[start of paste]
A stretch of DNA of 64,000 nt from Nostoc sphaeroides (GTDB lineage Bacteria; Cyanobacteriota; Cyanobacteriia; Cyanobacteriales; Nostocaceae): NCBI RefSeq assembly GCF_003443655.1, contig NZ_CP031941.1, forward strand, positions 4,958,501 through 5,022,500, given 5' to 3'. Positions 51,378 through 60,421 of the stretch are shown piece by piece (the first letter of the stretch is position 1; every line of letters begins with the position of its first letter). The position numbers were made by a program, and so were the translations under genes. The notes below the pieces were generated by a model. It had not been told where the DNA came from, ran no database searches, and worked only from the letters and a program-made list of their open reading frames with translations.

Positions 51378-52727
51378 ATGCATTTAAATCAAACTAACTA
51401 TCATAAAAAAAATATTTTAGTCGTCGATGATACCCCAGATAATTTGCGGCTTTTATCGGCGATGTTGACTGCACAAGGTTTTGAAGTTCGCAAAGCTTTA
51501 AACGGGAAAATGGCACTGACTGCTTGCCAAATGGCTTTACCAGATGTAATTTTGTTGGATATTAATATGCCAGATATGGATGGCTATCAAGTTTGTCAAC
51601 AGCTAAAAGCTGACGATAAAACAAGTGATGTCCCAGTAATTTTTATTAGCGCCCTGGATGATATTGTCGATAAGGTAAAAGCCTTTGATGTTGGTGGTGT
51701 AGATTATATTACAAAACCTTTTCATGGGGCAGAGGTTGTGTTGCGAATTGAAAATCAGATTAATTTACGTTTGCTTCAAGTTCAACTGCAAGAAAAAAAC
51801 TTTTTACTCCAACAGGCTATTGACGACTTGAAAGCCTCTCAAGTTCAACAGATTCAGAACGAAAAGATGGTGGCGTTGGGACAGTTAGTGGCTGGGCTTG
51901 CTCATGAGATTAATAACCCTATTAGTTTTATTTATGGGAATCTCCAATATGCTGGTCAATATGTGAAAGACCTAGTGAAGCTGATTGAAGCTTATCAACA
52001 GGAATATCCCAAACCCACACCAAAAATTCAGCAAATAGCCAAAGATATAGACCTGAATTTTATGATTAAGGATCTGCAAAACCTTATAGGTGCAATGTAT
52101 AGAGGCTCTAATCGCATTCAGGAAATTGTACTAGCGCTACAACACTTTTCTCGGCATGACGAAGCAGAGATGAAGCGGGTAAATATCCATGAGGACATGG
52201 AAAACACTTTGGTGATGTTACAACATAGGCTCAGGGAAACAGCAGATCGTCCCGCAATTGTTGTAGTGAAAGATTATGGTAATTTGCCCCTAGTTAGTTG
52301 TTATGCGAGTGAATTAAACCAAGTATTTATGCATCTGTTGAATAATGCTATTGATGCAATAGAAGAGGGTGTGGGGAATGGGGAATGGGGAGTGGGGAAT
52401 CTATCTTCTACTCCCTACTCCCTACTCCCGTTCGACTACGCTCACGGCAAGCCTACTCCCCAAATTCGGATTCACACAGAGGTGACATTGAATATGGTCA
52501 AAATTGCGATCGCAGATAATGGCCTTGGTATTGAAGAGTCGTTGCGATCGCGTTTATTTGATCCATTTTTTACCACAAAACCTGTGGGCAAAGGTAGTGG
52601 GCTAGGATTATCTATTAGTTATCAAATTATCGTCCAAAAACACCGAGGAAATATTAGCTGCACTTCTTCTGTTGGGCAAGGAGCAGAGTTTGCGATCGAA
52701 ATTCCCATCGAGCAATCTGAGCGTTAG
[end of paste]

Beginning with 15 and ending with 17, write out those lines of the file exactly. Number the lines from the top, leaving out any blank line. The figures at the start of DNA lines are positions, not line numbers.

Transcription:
52501 AAATTGCGATCGCAGATAATGGCCTTGGTATTGAAGAGTCGTTGCGATCGCGTTTATTTGATCCATTTTTTACCACAAAACCTGTGGGCAAAGGTAGTGG
52601 GCTAGGATTATCTATTAGTTATCAAATTATCGTCCAAAAACACCGAGGAAATATTAGCTGCACTTCTTCTGTTGGGCAAGGAGCAGAGTTTGCGATCGAA
52701 ATTCCCATCGAGCAATCTGAGCGTTAG